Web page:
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Forest Hills Cops Turn to Social Media After Car Break-in Spree

By Ewa Kern-Jedrychowska | February 22, 2013 8:50am
 Captain Thomas Conforti, who oversees the 112th Precinct, at a recent community council meeting
Captain Thomas Conforti, who oversees the 112th Precinct, at a recent community council meeting
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DNAinfo/Ewa Kern-Jedrychowska

QUEENS — Now the dragnet for the Forest Hills Precinct will include the World Wide Web.

In an effort to get more tips and to better address local crime issues, the 112th Precinct set up a Facebook page and a Twitter account this week in the wake of a spate of auto-break-ins in the area.

“I want to know what’s going on,” said Capt. Thomas Conforti, who oversees the precinct, at a recent community council meeting. “Word has gotten back to me that there are people discussing issues in the community, but they don’t want to report to the police because they don’t think it’s important enough.”

Conforti said the idea came to him after a series of some 18 auto break-ins in the precinct this year.

Most of the incidents occurred in Forest Hills Gardens and close to the Grand Central Parkway near Jewel Avenue, he said, and thieves were mostly stealing GPS devices and loose change left in the vehicles.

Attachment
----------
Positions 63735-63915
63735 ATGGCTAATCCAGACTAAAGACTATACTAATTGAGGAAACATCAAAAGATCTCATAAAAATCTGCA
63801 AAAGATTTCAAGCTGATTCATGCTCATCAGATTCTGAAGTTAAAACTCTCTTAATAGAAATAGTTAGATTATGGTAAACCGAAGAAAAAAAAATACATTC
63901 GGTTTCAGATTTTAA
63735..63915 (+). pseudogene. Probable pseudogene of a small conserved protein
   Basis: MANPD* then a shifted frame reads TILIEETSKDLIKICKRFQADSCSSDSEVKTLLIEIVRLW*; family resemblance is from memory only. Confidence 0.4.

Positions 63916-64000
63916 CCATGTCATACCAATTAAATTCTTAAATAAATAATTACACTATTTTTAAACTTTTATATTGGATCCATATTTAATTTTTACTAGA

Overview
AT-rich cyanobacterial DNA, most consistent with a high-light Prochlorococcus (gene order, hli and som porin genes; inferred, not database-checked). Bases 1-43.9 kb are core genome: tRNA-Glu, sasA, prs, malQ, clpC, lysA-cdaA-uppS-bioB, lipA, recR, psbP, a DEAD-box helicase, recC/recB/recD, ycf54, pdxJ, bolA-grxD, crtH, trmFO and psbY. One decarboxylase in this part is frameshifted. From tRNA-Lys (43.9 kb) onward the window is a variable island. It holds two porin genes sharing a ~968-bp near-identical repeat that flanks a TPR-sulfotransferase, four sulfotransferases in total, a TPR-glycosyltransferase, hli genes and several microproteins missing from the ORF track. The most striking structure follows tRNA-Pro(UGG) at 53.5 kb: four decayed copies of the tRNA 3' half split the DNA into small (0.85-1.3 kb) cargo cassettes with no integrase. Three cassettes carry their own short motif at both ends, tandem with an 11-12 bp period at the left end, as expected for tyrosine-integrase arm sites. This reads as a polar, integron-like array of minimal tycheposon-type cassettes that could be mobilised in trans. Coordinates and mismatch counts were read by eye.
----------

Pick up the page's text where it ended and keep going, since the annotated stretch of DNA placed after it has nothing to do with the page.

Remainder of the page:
“There were people talking about the auto break-ins issue in the Gardens and they were tweeting: ‘Yes, my neighbor got it,’ and they said they saw an individual acting suspicious,” Conforti said. “And they don’t call 911. They tweet it."

Conforti said he wanted to create a bridge so social media users can inform the police about what’s going on in the neighborhood via Twitter and Facebook.

He said the precinct will also tweet news about major incidents as they happen, hoping to reach witnesses or other people who can provide tips.

“Basically, we want to hear what people are seeing in real time,” Conforti said.

Meanwhile, Conforti said his precinct had used a unique strategy to deal with the auto break-ins.

“We put some cars out that belonged to us, but looked like other cars and we did a pretty much aggressive omnipresence in those areas,” he said.

As a result, he said, the police have made four arrests, which led to the number of break-ins decreasing for a couple of weeks, although they have since risen again.